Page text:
Builders’ merchants have a crucial role to play in ensuring their employees and customers are protecting themselves against UV overexposure, even those who do not spend the whole working day outdoors.
That’s according to a survey by SC Johnson Professional amongst construction health & safety professionals and employees which found that 76% of respondents were unaware that 1 death and 5 new cases of skin cancer per week in Britain could be attributed to occupational UV exposure. Moreover, 1 in 3 health and safety professionals stated that their organisation did not provide any UV protection to outdoor workers.
Ensuring that there is ample stock of broad spectrum, high factor sun protection cream is important – but promoting the importance of this on particularly sunny or hot days can help. The UV index is a good indicator: when it exceeds level 3, the sun is strong enough to cause skin damage. Displaying the daily forecast UV level for the local area at the checkout could be an effective way of helping outdoor workers know when to apply protection.
Lack of provision may be due to the fact that 40% of these professionals claimed that employees provided their own UV protection. According to Health and Safety Executive (HSE) guidelines, UV radiation should be considered an occupational hazard for those who work outdoors. Despite this, in their 2019 discovered that 87% of non-wearers of sun cream stated that there was no UV protection product made available in their workplace. Of those who did use sun cream however, only 27% were provided with product by their employer.
Further to this, when asked why they felt that a large number of employees did not use UV protection, 45% of health and safety professionals admitted that this was due to a lack of awareness around the dangers of UV exposure. However, it was concerning that 30% of the respondents said that it was due to a general belief that UV protection at work in the UK is unnecessary. Last year’s survey saw 136 outdoor workers participating and it was found that only 1 in 4 wore protective sun cream whilst at work, citing the effort involved as the main reason for this. In contrast to this, 72% of respondents claimed that they would use protective sun cream whilst on holiday, but only 26% would wear sun cream on cloudy days despite harmful UV rays still passing through cloud cover; demonstrating an awareness of the risks on holiday, but a need for a shift in attitude when it came to protection at work.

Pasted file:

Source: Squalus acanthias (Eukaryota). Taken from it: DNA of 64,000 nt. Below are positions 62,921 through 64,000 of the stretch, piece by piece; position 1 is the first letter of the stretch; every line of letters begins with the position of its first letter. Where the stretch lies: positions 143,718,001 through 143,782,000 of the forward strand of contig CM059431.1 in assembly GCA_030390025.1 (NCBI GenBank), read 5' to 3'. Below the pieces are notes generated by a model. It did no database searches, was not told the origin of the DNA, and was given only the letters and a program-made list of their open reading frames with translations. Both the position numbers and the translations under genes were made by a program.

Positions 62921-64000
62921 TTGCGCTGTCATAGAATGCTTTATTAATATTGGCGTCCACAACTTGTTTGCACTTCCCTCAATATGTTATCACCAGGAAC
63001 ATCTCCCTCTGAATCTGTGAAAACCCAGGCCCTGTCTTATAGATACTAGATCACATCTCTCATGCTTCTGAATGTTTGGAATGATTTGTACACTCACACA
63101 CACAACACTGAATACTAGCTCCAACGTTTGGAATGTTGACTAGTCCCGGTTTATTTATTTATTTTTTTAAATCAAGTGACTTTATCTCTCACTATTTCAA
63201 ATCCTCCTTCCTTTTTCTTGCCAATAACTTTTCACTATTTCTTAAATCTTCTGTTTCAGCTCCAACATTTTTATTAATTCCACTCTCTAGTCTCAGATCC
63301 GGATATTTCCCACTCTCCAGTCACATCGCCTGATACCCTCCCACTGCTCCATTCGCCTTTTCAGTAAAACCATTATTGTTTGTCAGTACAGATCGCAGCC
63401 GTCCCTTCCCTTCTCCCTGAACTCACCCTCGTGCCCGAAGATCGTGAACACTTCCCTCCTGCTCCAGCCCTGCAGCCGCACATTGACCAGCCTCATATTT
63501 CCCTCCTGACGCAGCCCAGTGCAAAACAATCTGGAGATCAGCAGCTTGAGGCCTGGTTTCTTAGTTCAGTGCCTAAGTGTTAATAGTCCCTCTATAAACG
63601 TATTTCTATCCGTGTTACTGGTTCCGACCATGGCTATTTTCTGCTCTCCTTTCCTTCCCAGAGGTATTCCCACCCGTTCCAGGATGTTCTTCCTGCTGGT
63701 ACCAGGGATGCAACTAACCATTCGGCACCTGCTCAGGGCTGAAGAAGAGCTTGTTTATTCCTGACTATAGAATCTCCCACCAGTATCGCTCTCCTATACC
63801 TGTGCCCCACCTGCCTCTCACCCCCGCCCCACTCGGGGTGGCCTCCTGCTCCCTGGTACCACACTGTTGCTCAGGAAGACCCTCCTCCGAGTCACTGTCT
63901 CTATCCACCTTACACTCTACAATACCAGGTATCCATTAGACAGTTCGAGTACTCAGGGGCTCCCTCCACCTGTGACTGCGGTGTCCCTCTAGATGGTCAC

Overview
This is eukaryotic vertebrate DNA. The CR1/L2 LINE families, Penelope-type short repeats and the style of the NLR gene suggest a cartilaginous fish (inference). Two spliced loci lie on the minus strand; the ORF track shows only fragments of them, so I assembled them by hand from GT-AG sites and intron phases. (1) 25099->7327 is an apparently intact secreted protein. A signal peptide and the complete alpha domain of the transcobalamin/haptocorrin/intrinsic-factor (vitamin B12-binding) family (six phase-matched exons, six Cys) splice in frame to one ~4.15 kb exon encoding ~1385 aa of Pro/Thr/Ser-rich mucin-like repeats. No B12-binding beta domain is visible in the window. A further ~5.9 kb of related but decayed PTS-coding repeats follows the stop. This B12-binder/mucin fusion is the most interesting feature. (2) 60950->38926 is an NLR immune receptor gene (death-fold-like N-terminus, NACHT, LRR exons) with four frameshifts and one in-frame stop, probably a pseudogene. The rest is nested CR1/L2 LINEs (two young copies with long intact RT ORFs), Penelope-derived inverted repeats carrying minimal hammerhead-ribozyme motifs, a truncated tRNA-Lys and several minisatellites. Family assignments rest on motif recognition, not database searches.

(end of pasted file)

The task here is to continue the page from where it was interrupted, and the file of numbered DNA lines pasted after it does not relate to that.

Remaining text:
Seeking to find out what was needed in terms of training, it was found that 1 in 2 organisations surveyed carried out no training on when and how to use UV protection, and just 37% of health and safety professionals stated that they themselves had had the correct training to equip them to implement UV protection programmes in their organisations.
Of those health and safety professionals where the majority of employees worked outdoors, 1 in 3 said that they did not have enough information to brief workers on the dangers of UV exposure and 41% stated that they wanted clearer regulatory requirements to help them with this. 43% of professionals wanted better data and information on the risks posed by UV radiation in the UK.
UV training is recommended when it comes to raising awareness around the risks and advising on best practice. Toolbox Talks help health and safety professionals and site managers to deliver quality, informative training, and videos can illustrate real-life case studies and simple facts to bring home the reality of over-exposure. Training should highlight the ‘5 S approach’ – slip, slop, slap, slide and shade – an approach which can significantly contribute to the prevention of excessive UV exposure.